Thursday, September 21, 2017

Agricultural Law Weekly Review—September 21, 2017

Written by M. Sean High—Staff Attorney

The following information is an update of recent local, state, national, and international legal developments relevant to agriculture:
Ag-Gag: Tenth Circuit Rules Wyoming Resource Data Collection Law Violates First Amendment
On September 7, 2017, the U.S. Court of Appeals for the 10th Circuit ruled that Wyoming’s “statutes imposing civil and criminal liability on any person who ‘[c]rosses private land to access adjacent or proximate land where he collects resource data’” violate the First Amendment.  The court stated that under the Wyoming statutes, the phrase “collects resource data” is broadly defined so as to include numerous activities on public lands that “fit comfortably in the speech creation category recognized” by case law.  Accordingly, the court asserted that while “trespassing does not enjoy First Amendment protection, the statutes at issue target the ‘creation’ of speech by imposing heightened penalties on those that collect resource data.”  As a result, the court held “that the statutes regulate protected speech under the First Amendment and…are not shielded from constitutional scrutiny merely because they touch upon access to private property.”

FSMA: FDA announces that the FSMA produce Safety Rule is Now Final
On September 17, 2017, the U.S. Food and Drug Administration (FDA) announced that the FDA Food Safety and Modernization Act (FSMA) Produce Safety rule is now final.  Initially proposed in 2013, FDA stated that “[t]he final rule is a combination of the original proposal and revisions outlined in the supplemental proposal (proposed in 2014), with additional changes as appropriate.” According to FDA, key requirement of the final rule include: (1) agricultural water; (2) biological soil amendments; (3) sprouts; (4) domesticated and wild animals; (5) worker training and health and hygiene; and (6) equipment, tools and buildings.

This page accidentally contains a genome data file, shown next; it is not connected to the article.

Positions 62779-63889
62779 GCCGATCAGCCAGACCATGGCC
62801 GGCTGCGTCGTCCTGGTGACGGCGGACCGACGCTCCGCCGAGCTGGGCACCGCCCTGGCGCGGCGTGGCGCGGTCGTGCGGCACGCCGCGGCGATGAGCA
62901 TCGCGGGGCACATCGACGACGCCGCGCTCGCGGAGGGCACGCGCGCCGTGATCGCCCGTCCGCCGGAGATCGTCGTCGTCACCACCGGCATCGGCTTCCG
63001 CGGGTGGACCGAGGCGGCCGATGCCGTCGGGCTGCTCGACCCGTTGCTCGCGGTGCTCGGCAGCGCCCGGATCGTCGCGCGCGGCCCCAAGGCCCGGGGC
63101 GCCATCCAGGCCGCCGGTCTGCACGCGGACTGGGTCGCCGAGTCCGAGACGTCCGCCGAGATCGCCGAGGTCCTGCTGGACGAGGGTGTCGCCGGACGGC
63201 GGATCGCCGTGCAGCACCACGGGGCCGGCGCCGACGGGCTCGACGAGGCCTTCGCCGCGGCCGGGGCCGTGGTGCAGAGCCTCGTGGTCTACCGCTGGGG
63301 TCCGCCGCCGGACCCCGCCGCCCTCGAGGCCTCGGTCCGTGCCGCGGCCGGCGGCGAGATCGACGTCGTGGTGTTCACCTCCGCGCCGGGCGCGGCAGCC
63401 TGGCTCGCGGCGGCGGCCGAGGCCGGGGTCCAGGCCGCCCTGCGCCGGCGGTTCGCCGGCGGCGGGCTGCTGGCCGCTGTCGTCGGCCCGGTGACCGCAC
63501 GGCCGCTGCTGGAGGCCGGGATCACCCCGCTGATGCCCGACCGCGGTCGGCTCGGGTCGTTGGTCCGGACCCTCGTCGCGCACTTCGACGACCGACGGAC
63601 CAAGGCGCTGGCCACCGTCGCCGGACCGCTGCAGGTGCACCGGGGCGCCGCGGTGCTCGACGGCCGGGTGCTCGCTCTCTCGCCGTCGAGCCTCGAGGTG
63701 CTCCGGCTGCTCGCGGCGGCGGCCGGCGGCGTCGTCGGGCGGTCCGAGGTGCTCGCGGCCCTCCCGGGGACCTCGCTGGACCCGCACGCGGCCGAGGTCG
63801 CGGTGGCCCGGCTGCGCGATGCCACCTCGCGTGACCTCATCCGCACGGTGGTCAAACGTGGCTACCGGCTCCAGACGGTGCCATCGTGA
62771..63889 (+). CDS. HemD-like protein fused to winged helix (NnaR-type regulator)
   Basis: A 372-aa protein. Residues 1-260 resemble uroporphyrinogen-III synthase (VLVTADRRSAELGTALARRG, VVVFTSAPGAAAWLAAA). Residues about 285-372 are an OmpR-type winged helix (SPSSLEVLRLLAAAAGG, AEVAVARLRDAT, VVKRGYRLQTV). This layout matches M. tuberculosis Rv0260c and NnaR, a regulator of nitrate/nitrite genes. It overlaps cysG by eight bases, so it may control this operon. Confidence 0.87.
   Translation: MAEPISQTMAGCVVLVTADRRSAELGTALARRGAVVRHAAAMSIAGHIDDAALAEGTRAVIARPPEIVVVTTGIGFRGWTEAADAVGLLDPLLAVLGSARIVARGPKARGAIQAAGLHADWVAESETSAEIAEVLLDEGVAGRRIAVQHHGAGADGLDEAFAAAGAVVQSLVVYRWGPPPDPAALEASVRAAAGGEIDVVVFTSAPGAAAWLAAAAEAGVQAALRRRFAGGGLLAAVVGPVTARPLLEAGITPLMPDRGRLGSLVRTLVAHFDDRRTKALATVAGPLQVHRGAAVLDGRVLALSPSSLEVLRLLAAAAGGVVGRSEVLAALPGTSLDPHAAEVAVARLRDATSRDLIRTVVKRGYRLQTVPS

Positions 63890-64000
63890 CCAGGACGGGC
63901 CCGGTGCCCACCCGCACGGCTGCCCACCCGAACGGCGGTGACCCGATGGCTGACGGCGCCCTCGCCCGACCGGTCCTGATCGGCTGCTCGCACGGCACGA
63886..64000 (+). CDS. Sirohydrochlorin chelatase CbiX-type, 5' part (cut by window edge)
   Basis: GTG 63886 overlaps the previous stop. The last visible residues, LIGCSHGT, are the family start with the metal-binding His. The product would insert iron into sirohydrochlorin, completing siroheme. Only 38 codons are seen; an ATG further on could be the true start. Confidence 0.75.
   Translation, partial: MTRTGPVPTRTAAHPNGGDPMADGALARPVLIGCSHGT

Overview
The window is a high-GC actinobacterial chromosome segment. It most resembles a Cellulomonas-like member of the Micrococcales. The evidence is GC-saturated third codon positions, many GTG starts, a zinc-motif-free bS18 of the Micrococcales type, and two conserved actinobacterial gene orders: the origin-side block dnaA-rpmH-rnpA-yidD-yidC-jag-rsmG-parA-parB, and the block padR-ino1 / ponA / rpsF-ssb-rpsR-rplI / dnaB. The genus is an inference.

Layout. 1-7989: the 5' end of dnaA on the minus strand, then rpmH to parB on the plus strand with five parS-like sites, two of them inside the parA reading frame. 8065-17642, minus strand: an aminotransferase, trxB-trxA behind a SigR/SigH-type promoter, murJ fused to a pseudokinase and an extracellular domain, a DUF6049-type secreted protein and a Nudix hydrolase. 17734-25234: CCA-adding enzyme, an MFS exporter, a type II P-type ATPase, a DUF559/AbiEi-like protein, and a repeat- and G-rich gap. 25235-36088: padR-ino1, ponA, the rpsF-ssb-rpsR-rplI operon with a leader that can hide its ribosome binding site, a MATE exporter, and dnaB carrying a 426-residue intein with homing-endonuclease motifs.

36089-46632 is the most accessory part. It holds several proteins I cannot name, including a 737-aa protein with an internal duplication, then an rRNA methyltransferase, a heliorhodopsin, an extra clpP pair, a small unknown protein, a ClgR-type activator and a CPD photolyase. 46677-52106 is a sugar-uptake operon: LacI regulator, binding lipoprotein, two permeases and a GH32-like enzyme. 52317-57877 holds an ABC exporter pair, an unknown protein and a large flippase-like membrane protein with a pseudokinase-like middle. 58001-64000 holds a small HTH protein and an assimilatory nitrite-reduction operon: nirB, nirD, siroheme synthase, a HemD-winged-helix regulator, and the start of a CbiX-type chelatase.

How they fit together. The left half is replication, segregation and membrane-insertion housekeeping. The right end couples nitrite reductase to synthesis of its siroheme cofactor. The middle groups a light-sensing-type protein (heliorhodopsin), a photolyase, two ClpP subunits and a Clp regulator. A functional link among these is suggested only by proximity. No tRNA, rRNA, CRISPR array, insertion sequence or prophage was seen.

FSMA: FDA Commissioner Announces Steps to Help States Implement Produce Safety Rule
On September 12, 2017, the U.S. Food and Drug (FDA) Commissioner Scott Gottlieb announced “a number of immediate next steps in a comprehensive approach to ensuring successful implementation of the Produce Safety Rule established by the FDA Food Safety Modernization Act.”  According to Commissioner Gottlieb, “the agency has recognized a need for additional efforts to educate the produce industry and state regulatory partners on the new produce safety requirements, and will continue its focus on training, guidance development, and outreach over the next year.”  As a result, Commissioner Gottlieb asserted the FDA’s intention to: (1) extend agricultural water compliance dates; (2) engage stakeholders regarding agricultural water standards; (3) recognize other methods that are appropriate for use in agricultural water testing; (4) delay inspections to assess compliance with the non-water requirements of the Produce Safety Rule for produce other than sprouts; and (5) work in partnership with farmers and the states to provide training opportunities for producers and regulators.   

Food Safety: FDA Commissioner Issues Statement Regarding Crops Affected by Recent Hurricanes
On September 14, 2017, the U.S. Food and Drug (FDA) Commissioner Scott Gottlieb issued a statement regarding crops, particularly rice, affected by Hurricanes Harvey and Irma.  Commissioner Gottlieb stated that “I want to make it clear that the FDA has not issued a ban on rice or any other food crops.”  According to the Commissioner, “[r]ice grown in normal conditions and rice that has not been exposed to contaminated floodwaters from the recent hurricanes may enter commerce.” Additionally, Commissioner Gottlieb stated that “rice and other crops that were harvested and stored safely before storms hit should not be considered impacted by these events.”